by Terri Peters
The new Oslo Opera House is a monumental architectural statement for Norway, providing a glamorous new home for the National Opera and Ballet and a striking public plaza overlooking the Oslofjord.
Instantly shedding opera's snooty, high-art image, the new building by Norwegian architecture firm Snøhetta slopes down from the roof to the water's edge. The gleaming-white marble threshold between land and water welcomes hundreds of people on a sunny day.
From the outset, the integration of art and architecture was a key feature of the project. Snøhetta conceived of the marble roofscape and metal cladding as integrated artworks: part of the building fabric, to be approached as collaborations.
As a result, the immense roof is simply detailed, designed not to be encumbered by the kind of railings and signage that so often appear as afterthoughts on public builds. Numerous elements — from the floor pattern to drainpipes and handrails — were designed in collaboration with local artists Jorunn Sannes, Kalle Grude, and Kristian Blystad.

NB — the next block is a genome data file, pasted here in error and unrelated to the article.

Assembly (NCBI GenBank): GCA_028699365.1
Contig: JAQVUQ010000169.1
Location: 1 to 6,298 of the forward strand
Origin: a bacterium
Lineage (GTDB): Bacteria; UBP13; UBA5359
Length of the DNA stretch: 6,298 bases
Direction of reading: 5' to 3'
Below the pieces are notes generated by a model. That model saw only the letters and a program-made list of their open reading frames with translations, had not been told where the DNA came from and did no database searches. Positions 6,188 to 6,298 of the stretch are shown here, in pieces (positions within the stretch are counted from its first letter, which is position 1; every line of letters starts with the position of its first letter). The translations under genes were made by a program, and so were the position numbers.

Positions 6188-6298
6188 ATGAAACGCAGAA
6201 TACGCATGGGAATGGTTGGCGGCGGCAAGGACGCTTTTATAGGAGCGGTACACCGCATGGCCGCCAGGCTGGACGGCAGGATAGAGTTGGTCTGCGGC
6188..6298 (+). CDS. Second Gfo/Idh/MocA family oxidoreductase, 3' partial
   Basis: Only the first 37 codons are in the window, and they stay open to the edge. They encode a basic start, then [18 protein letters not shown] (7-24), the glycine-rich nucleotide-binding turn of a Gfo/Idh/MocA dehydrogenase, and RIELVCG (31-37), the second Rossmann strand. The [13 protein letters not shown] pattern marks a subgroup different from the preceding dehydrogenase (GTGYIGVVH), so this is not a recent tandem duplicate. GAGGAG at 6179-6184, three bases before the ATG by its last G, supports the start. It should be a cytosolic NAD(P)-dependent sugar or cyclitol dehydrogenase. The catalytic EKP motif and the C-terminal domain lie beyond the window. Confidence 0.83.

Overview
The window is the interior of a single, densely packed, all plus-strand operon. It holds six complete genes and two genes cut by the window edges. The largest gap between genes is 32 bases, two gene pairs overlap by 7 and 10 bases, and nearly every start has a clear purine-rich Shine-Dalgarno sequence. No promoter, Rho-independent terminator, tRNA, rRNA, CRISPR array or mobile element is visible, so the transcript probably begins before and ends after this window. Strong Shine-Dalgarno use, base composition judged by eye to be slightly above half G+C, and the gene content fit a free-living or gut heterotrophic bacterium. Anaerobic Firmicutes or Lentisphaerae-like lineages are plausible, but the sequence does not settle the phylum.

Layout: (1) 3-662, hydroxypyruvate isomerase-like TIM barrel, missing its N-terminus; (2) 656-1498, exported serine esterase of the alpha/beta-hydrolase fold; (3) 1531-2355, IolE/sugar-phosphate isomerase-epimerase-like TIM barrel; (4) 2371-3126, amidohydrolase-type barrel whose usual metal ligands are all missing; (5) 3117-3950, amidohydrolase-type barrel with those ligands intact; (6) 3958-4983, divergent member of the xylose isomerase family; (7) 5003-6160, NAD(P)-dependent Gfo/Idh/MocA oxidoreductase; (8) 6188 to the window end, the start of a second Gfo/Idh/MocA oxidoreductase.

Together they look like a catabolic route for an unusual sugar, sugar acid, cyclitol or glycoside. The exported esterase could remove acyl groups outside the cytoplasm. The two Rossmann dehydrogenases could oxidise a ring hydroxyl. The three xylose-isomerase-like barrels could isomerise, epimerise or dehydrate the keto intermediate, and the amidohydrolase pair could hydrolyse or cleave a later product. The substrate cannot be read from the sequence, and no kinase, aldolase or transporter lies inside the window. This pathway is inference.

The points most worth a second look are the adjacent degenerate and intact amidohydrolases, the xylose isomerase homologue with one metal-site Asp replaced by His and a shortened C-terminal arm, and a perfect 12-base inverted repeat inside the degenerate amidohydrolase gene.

The minimal, stepped, sloping plaza looks irresistibly like an unusually pristine skateboarding park, with hand-cut Carrara marble covering more than 19,000 square meters (205,000 square feet). Use of the space by locals and tourists alike already suggests the broad appeal of the design.
Local Talent, National Landmark
Snøhetta won the international design competition for the opera house in 2000, an extraordinary win for a firm so small and relatively unproven at the time.
Discuss this article in the Architecture Forum...